I’ve helped run a few businesses, and that’s not a lot, but I can tell you that, for Occupy Calgary, running General Assembly at 3pm is a colossal administrative oversight. Colossal.
That engenders a demographic problem. The only people who can show up to say their piece are:
- under- or un-employed
- homeless (which Calgary long ago disregarded as “transient citizens”)
- those collecting a government dime (EI, disability, etc)
These are an important chunk of the voices that stand at the microphone.
You cannot reasonably expect the majority of those speakers to be highly-educated, articulate, and well-informed. Most people are not, and that’s not a character flaw. That is normal. Normal people have a place in government; they have a place in decisions that affect their well-being.
In large part (especially now), education is a function of economic prosperity. Thing is, we live in a society where money is a social necessity, such that we have more trouble seeing the value in people who have less of it. Occupy has shown that it’s willing to work with that sad problem, even if it can’t solve it.
This takes me to another, highly relevant point: most of the actual campers were homeless, and were, without question, in need. This is not surprising.
Let me repeat that.
This is not surprising.
We offered free company, food, water, shelter and amenities to passers by.Those in need will heed that call, particularly those that are not welcomed, elsewhere. It’s certainly not that they don’t have something to complain about (regardless of whether you view them as deserving or not).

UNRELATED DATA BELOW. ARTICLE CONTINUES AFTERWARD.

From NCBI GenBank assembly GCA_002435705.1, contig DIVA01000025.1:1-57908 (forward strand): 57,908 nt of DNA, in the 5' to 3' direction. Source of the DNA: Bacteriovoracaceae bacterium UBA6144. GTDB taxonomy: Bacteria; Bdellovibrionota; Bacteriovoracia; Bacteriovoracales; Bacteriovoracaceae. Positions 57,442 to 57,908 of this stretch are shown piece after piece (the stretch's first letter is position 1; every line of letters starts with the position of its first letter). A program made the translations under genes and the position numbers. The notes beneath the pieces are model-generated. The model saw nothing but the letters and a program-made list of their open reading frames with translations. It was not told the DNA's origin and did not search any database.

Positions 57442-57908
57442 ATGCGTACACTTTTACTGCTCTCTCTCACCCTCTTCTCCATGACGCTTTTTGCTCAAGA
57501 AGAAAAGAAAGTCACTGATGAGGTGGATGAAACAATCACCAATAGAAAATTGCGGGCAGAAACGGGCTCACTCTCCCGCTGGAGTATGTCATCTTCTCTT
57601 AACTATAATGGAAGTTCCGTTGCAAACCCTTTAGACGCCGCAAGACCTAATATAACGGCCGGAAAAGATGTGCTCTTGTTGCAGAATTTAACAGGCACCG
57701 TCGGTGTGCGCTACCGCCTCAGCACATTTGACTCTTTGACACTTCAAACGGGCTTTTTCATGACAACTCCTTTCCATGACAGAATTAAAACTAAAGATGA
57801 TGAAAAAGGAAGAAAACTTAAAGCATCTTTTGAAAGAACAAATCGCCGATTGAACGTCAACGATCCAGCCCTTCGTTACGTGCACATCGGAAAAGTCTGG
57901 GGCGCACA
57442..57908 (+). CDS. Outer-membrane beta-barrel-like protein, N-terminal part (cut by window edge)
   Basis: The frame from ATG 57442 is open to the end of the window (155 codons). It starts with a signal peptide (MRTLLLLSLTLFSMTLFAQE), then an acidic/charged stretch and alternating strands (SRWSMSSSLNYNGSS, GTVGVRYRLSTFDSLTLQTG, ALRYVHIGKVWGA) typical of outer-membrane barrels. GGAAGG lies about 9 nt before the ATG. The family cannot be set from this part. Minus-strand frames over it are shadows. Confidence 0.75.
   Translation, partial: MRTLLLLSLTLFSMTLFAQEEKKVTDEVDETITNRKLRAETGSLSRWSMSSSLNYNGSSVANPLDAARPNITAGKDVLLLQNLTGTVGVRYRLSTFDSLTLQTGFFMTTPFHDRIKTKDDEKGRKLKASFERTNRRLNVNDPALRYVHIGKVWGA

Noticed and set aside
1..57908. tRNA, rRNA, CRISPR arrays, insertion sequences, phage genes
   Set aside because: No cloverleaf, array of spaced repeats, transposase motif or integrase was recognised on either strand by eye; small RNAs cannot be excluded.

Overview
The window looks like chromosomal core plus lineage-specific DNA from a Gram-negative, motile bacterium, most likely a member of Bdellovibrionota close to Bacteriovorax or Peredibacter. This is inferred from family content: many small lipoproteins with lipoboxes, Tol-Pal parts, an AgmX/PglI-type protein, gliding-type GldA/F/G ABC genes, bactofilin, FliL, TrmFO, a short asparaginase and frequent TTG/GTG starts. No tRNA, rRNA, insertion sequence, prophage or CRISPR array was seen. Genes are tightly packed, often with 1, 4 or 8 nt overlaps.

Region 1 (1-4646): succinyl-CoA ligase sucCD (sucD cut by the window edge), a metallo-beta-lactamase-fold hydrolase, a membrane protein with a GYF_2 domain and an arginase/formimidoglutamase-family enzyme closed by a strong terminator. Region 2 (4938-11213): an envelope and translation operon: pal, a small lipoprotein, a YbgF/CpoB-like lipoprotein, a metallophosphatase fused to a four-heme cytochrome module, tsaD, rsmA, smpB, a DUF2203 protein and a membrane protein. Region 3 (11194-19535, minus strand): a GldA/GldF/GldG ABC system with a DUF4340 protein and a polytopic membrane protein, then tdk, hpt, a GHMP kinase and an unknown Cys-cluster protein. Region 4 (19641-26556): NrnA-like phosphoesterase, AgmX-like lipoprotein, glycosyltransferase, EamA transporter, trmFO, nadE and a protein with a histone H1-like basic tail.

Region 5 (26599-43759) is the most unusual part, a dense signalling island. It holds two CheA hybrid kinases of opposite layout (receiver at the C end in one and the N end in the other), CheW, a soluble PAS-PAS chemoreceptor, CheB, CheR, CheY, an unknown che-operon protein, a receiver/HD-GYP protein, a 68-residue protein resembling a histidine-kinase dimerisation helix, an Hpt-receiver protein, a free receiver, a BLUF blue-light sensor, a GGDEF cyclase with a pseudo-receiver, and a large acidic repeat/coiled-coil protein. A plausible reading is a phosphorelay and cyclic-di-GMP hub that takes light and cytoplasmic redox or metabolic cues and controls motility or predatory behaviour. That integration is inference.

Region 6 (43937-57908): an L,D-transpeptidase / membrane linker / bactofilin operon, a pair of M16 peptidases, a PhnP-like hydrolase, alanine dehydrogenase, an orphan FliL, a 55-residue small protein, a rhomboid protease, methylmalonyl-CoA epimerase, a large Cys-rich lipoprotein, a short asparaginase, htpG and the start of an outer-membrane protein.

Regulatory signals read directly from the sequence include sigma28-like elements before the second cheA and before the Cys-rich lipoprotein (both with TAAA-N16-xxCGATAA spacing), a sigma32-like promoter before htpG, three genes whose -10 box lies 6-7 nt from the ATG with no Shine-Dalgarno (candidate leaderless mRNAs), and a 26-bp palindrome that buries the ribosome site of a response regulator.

To the idea that Occupiers are naive, uneducated, or just plain dumb
If the counter-arguments and disputes my educated, intelligent colleagues have had is anything to go by, we all are, because, as “smart” people, we’re expected to know better – to see these patterns for what they obviously are. I expect (however unfairly) that people who attack Occupy this way to recognize the blatant classism, hypocrisy, condescension, and fallacious, self-attributional thinking that pervades this kind of statement.
The people most likely to show for GA to be heard are also likely to have less education because they’re more likely to have a lower economic standing, and, ergo, a lot of shit to complain about. That, in some considerable part, we owe to the timing of GA. The reason more people aren’t showing up is because most of us are too busy trying to survive within the economic climate that fueled the Occupy movement in the first place.
And for those of you that might complain that all these people need to do is get jobs, I can reply simply: it’s not that easy. Everyone is scared; there’s a lot less of that surge of neurotransmitters that makes people go “this is a good decision!”.
Or, to put it another way, Republicans spent the first half of the year slamming Obama for high unemployment, and how the people don’t have any jobs. In the latter half of the year, they’ve talked a lot about how Occupiers need to get off of their asses and get jobs.
If you’ve seen those postings of people on Facebook, with their faces obscured by some piece of paper talking down “the 99%”, about how they’re just lazy, not working hard enough, and that they deserve whatever they’ve got, I’ve got a cautionary tale for you.
That’s it, in a nutshell, folks. Moving on.